The governor himself offered cheers and congrats for 12 budding NJ Transit locomotive engineers who just passed their classroom studies, but still need weeks of final training on their railroad lines. To celebrate pre-graduates underscores how crucial the dozen students are for an agency so painfully understaffed that it regularly cancels trains for lack of engineers much to the riding public’s deep frustration. It’s a hot spotlight.
“It’s exciting, I can definitely say that. I’ve never had a job where it was so public and so out there, but in a sense it does give me even more pride to say I’m proud to be a New Jersey Transit engineer,” said Chris Jefferson.
Jefferson left a career in banking to enroll in the railroad’s 17-month training program. He’s in the first of four engineer classes due to graduate this year. NJ Transit now fields just 330 active engineers after years of starvation budgets and stalled hiring. It needs well over 400 for the railroad to run without interruptions from staffing shortages. Phil Yucis jumped at the chance to drive a train instead of a concrete truck.
“It’s good job security. Obviously, they need us right now. So I did the change, and it’s well worth it,” said Yucis.
“I think every transit organization does go through those ups and downs, and I think we’re on an upswing right now, actually,” said engineer trainee Amanda Regan.
“Once these folks fully graduate, we need them out serving commuters and customers. We cannot risk having them offline for one more day,” said Gov. Phil Murphy. “Properly-staffed rail means fewer unscheduled cancellations. It means giving our commuters faith that their trains will come when we say they will. And that they will be able to get to work, or school, and home again, when they need to.”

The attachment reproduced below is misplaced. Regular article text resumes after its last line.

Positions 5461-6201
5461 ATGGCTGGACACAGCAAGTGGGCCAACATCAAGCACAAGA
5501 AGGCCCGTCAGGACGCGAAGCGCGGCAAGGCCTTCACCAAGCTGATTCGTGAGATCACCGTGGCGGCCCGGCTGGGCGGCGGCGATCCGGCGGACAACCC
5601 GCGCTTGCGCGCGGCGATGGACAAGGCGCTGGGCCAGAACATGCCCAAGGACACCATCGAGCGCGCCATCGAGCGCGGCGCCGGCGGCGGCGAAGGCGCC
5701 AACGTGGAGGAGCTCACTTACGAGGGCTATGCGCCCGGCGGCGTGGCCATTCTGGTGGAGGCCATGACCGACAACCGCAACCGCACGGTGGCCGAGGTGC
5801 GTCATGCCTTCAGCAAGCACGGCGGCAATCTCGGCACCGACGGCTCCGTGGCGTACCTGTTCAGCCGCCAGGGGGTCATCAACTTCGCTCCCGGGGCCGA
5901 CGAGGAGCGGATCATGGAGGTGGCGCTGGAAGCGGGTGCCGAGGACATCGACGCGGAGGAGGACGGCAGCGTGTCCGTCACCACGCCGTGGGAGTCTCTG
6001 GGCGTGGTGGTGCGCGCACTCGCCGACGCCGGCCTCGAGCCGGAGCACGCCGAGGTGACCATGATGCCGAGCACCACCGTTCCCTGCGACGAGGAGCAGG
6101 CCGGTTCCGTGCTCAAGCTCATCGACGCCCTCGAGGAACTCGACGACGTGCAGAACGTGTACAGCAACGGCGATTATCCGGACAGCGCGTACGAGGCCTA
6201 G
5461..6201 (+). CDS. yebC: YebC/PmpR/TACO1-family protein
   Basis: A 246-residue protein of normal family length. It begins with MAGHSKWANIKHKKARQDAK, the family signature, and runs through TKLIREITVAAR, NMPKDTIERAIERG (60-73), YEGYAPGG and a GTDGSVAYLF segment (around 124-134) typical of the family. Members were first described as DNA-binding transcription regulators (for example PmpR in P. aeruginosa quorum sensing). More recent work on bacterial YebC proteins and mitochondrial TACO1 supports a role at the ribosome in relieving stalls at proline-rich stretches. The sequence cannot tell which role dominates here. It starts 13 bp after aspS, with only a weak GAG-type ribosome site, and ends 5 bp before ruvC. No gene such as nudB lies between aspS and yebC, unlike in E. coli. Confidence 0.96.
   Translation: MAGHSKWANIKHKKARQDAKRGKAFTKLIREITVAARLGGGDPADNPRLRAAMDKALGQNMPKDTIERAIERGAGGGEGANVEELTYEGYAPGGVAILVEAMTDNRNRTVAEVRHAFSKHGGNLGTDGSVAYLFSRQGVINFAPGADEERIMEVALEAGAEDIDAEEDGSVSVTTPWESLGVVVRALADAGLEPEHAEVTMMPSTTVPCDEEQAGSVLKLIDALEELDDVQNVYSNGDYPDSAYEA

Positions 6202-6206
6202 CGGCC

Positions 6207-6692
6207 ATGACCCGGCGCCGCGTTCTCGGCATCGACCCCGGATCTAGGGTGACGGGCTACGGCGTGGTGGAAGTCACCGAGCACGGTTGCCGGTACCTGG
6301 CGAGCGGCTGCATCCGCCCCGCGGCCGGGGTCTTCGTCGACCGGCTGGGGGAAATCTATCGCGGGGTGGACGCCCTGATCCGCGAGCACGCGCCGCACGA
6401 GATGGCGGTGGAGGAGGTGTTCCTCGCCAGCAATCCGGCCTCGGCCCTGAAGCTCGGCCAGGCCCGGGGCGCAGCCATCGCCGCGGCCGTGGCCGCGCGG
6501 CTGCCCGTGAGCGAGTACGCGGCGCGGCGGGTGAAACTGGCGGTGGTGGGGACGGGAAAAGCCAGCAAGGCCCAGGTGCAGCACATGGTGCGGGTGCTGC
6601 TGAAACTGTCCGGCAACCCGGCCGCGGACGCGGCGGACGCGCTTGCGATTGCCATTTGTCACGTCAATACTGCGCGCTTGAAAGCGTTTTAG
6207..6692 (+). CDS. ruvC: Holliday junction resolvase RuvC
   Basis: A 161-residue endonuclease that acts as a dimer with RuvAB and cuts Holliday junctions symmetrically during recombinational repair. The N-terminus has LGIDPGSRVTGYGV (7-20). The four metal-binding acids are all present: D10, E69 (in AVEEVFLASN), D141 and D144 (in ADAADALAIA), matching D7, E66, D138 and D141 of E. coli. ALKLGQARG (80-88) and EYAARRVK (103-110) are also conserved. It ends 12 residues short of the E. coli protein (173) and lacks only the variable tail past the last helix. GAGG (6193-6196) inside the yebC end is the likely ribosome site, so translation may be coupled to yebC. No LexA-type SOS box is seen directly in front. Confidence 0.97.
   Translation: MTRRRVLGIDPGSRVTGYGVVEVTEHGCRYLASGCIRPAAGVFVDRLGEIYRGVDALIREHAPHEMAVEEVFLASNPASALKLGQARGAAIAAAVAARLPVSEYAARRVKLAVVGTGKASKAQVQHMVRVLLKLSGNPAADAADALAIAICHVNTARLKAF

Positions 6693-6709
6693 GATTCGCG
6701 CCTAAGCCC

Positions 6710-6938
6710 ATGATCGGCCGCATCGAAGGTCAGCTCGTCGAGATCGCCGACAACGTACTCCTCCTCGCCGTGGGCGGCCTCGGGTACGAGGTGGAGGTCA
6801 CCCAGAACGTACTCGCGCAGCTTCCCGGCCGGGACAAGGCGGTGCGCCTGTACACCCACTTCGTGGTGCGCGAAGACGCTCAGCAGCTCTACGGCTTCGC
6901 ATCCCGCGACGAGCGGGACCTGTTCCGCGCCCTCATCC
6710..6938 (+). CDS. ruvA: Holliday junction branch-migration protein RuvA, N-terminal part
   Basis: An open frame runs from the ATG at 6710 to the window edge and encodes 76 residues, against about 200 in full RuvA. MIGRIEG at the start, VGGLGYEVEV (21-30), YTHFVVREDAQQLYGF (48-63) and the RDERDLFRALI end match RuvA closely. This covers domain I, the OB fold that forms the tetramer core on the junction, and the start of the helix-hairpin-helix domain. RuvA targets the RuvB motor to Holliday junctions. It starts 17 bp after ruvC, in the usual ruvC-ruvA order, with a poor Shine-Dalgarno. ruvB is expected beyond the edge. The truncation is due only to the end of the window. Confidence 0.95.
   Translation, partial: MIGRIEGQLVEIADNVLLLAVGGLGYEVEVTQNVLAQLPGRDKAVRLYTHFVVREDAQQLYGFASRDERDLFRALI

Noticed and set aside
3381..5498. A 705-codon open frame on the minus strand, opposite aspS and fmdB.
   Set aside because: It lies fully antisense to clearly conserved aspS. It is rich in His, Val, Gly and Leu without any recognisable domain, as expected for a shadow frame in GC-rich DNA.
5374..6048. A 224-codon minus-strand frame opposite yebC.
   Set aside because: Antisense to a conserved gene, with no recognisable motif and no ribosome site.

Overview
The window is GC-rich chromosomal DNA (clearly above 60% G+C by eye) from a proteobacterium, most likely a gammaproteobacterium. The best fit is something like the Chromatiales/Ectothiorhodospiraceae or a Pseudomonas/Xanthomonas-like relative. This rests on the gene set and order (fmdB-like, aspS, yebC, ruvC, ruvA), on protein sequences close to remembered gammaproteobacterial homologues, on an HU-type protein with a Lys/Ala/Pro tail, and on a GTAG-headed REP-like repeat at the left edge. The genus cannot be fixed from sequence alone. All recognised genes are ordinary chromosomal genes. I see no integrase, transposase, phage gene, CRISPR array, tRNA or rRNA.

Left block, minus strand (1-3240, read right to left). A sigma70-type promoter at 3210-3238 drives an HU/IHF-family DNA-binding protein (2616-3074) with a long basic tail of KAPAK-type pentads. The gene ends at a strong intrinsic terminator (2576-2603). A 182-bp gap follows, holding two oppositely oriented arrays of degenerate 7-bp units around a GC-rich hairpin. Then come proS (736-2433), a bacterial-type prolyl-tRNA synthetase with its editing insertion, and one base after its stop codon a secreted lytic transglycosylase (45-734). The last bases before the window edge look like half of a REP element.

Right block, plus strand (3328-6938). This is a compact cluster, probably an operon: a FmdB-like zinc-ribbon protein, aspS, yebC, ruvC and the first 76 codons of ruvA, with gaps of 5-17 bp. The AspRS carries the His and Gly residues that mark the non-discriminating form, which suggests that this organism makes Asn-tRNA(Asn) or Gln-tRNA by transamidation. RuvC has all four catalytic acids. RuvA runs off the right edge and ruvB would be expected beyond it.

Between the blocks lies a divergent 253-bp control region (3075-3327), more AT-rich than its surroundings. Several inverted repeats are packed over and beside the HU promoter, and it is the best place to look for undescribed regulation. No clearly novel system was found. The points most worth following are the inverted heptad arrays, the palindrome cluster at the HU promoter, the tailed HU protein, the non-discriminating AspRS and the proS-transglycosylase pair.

The 12 will graduate for real after Memorial Day but won’t make much of a dent in the staffing deficit. Meanwhile, the governor’s proposed budget contains only $25 million in new spending for NJ Transit. Critics like Sen. Loretta Weinberg (D-Bergen) say the agency’s new labor contracts alone total $35 million, putting it $10 million in the hole.
“It’s already a $10 million shortfall,” said Weinberg. “I would hope that the heads of NJ Transit and DOT become advocates.”
“We certainly will manage whatever resources we get. Obviously, there’s not a single head of a transit agency in the country who wouldn’t like to have more money than less. But I think the governor, I certainly trust his judgment in getting us through the budget process,” said NJ Transit executive director Kevin Corbett.
The governor said he would “absolutely” budget more money for NJ Transit, if required. Advocacy group New Jersey Working Families promised to be out on train platforms later this week to promote a controversial tax increase to solve the funding dilemma.
“What we need is more revenue. We need to actually give NJ Transit the money it needs. And because of limitations within the NJ budget, we desperately need a millionaire’s tax,” said New Jersey Working Families communications director Robert Duffey.
NJ Transit officials say don’t expect any real relief until the end of the year. That’s when the agency will have added more than 100 new engineers.